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How Taylor Woodrow found its station in life


Wembley, King's Cross, the East London Line and Crossrail ? Taylor Woodrow seems to be winning a slice of every rail project these days. Phil Bishop talks to infrastructure director Brendan Morahan

THIS year represents a step change in Taylor Woodrow's involvement in the rail sector.

'It has been a very good year, ' says the firm's infrastructure director, Brendan Morahan.

For the past five years the sector has generated turnover in the region of £25 million a year for Taywood. This year it will be £70 million, and well on course to the £100 million the company is aiming to level out at.

Since Taylor Woodrow Plc reorganised in 2000, positioning itself predominantly as a house builder, the contracting arm of Taylor Woodrow Construction has had to focus closely on those projects and markets that offer the promise of good rewards.

'We avoid the bear pit, ' says Mr Morahan.

'We want to get involved in those schemes that are problems to our customers. Technically difficult, logistically challenging ? they're the things not everyone can do.' Rail, along with airports, was identified from the outset as one of the very few target markets that fitted the bill. At first sight this might be considered surprising, since Taylor Woodrow does not have the broad, multi-disciplinary capabilities across civil, mechanical, electrical and signals engineering that are required to build railways.

But where Taywood has built up its rail por tfolio is in and around stat ions, rather than laying or maintaining track. Familiar building work, perhaps, but in an unfamiliar and often technically challenging environment.

Mr Morahan, although only 42, has been with Taywood for 26 years, having joined straight from school.

'We've had quite a long history in and around the rail market, ' he says. 'We have been involved with London Underground Ltd in its various guises for decades now.' Much of this work has related to ticket off ices.

But it was the Railtrack station regeneration programme after rail privatisation in 1995 that prompted Taywood to look more closely at the railways. 'That really opened our eyes to the investment going into the rail infrastructure in this country, ' says Mr Morahan. The company picked up the contract for the north-east.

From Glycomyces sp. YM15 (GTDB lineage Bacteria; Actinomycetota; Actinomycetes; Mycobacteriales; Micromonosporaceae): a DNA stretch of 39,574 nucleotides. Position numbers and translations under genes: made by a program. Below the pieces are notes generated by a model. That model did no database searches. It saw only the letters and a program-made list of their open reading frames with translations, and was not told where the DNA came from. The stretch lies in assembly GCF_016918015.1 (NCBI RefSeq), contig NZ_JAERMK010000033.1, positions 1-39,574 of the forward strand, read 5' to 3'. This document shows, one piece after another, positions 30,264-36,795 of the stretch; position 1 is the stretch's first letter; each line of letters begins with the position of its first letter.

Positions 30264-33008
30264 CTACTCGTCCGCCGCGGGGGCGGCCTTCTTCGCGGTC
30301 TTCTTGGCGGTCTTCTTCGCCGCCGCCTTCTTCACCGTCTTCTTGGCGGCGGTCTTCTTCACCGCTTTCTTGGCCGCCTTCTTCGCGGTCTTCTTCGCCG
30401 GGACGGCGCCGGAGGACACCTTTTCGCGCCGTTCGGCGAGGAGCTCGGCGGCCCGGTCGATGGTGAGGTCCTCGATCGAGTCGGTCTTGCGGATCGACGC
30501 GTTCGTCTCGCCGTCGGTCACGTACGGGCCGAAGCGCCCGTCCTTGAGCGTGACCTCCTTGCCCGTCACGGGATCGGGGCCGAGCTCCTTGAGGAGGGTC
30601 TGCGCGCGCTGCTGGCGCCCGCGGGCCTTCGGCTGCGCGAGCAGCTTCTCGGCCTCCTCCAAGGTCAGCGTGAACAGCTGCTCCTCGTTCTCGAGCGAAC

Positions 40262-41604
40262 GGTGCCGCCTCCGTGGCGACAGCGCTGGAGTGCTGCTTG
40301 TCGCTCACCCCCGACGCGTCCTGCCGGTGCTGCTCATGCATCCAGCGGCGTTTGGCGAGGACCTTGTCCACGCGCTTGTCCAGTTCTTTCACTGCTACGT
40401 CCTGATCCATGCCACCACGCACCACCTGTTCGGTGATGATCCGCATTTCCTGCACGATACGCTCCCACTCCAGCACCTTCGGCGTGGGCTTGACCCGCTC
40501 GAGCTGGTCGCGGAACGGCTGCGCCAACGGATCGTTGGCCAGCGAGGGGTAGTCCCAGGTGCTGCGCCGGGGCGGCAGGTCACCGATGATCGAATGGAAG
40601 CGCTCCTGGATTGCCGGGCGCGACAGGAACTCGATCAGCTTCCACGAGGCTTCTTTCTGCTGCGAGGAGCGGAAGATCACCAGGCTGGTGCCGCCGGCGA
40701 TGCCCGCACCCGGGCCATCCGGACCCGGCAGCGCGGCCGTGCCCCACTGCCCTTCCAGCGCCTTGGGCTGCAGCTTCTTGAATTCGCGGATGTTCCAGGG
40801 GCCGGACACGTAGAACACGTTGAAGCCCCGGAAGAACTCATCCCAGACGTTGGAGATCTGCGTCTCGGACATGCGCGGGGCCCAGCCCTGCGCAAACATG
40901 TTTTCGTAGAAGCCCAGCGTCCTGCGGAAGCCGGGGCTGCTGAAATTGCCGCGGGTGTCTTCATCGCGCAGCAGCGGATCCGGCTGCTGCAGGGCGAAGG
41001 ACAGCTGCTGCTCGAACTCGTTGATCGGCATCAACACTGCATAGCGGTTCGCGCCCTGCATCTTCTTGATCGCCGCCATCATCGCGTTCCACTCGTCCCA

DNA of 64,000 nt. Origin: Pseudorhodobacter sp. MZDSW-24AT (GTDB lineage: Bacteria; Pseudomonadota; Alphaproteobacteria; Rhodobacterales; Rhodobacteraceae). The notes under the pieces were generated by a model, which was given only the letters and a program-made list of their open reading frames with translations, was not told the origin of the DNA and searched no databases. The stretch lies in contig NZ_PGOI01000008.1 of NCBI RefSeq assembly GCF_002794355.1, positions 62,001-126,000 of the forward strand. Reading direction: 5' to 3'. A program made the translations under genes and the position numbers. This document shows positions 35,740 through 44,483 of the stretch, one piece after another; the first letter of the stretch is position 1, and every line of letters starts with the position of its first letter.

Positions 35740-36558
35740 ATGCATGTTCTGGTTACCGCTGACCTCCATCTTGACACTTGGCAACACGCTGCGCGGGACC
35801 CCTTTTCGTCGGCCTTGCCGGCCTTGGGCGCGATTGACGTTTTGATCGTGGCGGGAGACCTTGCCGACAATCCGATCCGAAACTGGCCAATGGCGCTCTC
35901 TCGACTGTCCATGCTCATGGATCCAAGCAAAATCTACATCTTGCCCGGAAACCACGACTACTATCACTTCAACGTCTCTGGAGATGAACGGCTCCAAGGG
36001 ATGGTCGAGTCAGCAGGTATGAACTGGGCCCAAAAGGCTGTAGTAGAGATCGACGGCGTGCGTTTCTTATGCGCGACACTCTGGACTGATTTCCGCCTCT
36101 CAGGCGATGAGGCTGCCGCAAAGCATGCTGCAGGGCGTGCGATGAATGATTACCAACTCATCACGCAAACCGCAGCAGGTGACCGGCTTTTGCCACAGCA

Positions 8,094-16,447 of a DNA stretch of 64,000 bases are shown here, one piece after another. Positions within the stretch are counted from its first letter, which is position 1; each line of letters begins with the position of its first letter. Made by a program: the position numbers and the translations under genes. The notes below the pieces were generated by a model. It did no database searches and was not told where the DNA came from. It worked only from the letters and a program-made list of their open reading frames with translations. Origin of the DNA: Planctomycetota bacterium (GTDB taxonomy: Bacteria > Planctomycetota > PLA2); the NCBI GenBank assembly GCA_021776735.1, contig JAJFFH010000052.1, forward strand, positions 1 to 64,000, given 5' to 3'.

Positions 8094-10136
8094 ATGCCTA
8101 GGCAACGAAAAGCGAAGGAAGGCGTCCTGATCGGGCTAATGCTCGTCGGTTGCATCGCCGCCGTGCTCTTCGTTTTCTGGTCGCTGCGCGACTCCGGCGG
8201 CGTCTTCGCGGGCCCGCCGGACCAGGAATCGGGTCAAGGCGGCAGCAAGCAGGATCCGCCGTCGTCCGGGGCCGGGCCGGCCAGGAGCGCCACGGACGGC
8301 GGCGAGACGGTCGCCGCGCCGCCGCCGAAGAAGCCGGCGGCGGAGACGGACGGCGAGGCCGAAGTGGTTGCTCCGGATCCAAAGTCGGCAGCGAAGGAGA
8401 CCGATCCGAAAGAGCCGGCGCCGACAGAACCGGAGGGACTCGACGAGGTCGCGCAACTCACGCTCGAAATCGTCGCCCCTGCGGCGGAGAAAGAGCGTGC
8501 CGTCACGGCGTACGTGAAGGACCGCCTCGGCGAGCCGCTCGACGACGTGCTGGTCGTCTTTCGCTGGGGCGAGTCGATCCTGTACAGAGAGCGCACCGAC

More recently, Taywood was involved in the Jubilee Line Extension at London Bridge station. In 2002 it built a depot for Bombardier at Central Rivers in Derbyshire. And the current workload includes a new depot for Siemens in Ardwick, Manchester; a new ticket hall for London King's Cross station under Euston Road; remodelling of Wembley Park tube station and the £30 million advanced works contract for the East London Line Extension.

'All of that has raised our profile and the market then tends to dictate we get involved in larger projects, ' says Mr Morahan. 'We are creating a good business for ourselves and in doing this we are creating a good business for our customers.

When you do that, things tend to grow.' Taylor Woodrow has also secured a position in the Crossrail team to be programme manager for the enabling works. It has a team of six within that project.

'We are gaining exposure in the market, building relationships and developing the people. And we are continuing to deliver on our promises.' Perhaps it has been wise to have stayed away from any thing to do witht racks or trains, where other contractors seem to have attracted nothing but negative publicity.

Mr Morahan says Taywood is not without experience of the actual railway aspects of the sector. At King's Cross it is managing a difficult interface with a live railway and the Siemens depot had a couple of kilometres of track within it, although this part of the work was subcontracted.

Any track and signalling work Taywood takes on in the future will also be subcontracted or carried out by joint venture partners. For example, for the main works contract for the East London Line Project ? likely to be worth in the region of £400 million ? Taywood is in a consortium with Costain (its joint venture partner at King's Cross), Siemens for the systems and First Rail for the track.

Mr Morahan says Taylor Woodrow has no intention of acquiring or developing track and signalling capability.

'That is not in our current strategy at all, ' he says. 'At the moment we are positioning ourselves where we have core competencies and are most attractive to customers.' The only blot on the landscape has been the stalling of the Thameslink 2000 project. Had that gone ahead, and had Crossrail moved move swiftly, the £100 million target might have been reached already. Uncertainty over future funding in the rail sector creates difficulty for contractors to align their business plans to those of the clients, he says. 'The supply side would like greater transparency in long-term expenditure.' But in general he finds that the procurement climate is improving. 'From a personal point of view I think it is pretty healthy. I can see that there is a desire to get beyond lowest cost. I've noticed a greater transparency and openness and willingness of people in rail to ensure the tarnished history of the sector is improved. While there may not be partnering with a capital P, there actually are real partnerships.' All this success brings the traditional problem of a growing business ? finding staff. 'We have some excellent people, some new to rail and some who have been in it all their lives, but we are constantly on the lookout for more good people.'